The following is an excerpt from the book Compass and a Camera.
We heard some bad news on Thursday, April 10. Things were going smoothly on the patrol until I heard a report over the battalion radio that the NDP where we were stationed from September to November had just been mortared, and twenty-five rounds landed inside the wire. They returned fire and managed to hold the base. Several men were dusted off. This event raised my anxiety level, and once again I wished I was out of the field. I continued counting the days.
Saturday was a better day; I broke sixty days. Fifty-nine left. The lieutenant injured his foot and had not gone out for two days. As the acting platoon sergeant, I had to take the platoon out both days. I was fortunate and brought everyone back alive. The following day we were supposed to have a stand-down and I was hoping to get into Saigon to take some pictures.
On Sunday, April 13, I did get the opportunity to visit Saigon. At 07:30 another sergeant and I hitched a ride in a jeep with a soldier who was on his way to Tan Son Nhut airbase. We arrived at the airbase, had breakfast, then went to a movie while waiting for the PX to open at noon. After picking up several rolls of film, we took a cab to downtown Saigon and spent the next few hours seeing the sights and taking pictures.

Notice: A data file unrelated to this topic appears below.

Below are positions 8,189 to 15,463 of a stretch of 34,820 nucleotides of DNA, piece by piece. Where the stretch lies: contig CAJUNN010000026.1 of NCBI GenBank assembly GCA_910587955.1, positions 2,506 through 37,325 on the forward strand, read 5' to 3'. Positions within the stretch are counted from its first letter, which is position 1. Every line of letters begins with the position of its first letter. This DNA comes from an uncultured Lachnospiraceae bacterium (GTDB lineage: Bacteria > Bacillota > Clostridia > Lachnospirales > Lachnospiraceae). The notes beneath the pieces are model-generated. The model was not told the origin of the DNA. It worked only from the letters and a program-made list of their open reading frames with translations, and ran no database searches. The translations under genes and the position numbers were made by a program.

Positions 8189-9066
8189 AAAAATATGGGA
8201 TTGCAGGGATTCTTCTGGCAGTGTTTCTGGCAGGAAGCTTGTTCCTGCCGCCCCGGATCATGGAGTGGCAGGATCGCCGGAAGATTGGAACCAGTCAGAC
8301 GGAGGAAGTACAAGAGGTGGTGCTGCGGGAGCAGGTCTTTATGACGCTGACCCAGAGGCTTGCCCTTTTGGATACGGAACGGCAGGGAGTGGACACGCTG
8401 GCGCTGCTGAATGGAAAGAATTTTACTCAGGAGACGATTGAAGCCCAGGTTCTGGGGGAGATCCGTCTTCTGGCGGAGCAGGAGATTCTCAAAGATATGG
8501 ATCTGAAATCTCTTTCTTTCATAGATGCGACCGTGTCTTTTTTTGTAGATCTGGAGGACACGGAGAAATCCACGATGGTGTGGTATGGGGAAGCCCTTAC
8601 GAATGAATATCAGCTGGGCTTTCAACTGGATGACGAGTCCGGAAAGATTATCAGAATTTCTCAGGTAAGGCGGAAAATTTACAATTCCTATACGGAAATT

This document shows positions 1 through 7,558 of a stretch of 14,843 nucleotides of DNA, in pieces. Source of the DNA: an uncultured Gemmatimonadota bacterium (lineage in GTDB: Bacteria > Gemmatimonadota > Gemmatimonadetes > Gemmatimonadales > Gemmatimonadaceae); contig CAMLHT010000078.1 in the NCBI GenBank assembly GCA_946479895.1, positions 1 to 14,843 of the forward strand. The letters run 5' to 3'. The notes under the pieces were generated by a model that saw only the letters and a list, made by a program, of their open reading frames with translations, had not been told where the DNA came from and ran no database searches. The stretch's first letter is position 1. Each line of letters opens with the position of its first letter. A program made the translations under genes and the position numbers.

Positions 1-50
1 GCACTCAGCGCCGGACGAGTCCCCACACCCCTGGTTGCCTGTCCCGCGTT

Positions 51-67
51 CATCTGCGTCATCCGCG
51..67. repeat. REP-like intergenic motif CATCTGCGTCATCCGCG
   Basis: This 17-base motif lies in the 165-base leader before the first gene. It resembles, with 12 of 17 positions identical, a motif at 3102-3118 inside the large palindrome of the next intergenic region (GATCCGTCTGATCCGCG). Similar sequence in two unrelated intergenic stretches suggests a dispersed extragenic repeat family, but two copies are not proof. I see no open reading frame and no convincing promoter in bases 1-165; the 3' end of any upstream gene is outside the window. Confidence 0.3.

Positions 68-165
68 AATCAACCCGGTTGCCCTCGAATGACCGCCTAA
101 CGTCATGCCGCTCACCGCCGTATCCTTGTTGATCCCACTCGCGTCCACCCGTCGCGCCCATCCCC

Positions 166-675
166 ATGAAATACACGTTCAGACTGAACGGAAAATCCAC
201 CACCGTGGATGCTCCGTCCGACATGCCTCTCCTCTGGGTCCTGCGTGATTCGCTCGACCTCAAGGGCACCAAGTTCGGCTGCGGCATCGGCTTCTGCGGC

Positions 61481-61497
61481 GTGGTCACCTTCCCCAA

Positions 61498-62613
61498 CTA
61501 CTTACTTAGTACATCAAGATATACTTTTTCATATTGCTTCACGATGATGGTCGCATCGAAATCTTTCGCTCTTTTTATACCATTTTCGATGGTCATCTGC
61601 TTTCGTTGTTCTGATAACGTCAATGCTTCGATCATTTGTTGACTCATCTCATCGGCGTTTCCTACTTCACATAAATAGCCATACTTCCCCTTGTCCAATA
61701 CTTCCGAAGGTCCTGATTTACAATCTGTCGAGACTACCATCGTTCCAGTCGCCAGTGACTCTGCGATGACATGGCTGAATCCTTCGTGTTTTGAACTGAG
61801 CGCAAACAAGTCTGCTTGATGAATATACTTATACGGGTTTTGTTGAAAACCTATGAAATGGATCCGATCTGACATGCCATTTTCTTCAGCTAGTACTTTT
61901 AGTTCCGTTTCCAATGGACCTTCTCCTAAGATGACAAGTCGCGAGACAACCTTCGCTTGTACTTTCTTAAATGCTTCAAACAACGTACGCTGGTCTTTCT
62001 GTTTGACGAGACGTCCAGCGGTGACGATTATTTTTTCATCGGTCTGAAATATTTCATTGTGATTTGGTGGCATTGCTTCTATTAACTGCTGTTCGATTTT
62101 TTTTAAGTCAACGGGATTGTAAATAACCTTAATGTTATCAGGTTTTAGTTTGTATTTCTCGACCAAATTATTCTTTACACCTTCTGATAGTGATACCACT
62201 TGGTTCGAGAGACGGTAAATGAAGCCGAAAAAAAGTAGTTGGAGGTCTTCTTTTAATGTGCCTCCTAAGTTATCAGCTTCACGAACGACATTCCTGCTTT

Saigon was a big beautiful city. Life seemed so normal; you would never suspect there was a war going on. We stopped at the Saigon USO, had some hot dogs and milk shakes, and relaxed for a while. There was a seamstress there who made the ao dai, the Vietnamese national costume. I wanted to order one for Christina. It had to be specifically fitted, so the woman provided a list of measurements that I later mailed to Christina along with recommendations on color choices, dark pants and a light dress or light pants and a dark dress. At the end of the day we took a cab back to our NDP.
A couple of weeks after my trip to Saigon, Christina mailed back the measurements. She also asked why I was carrying a rifle in some of the Saigon pictures I had sent her. I explained that there were frequent bombings of GI’s in Saigon, especially at bus stops and other places where they congregated. We were not allowed outside our NDP without a weapon and a helmet.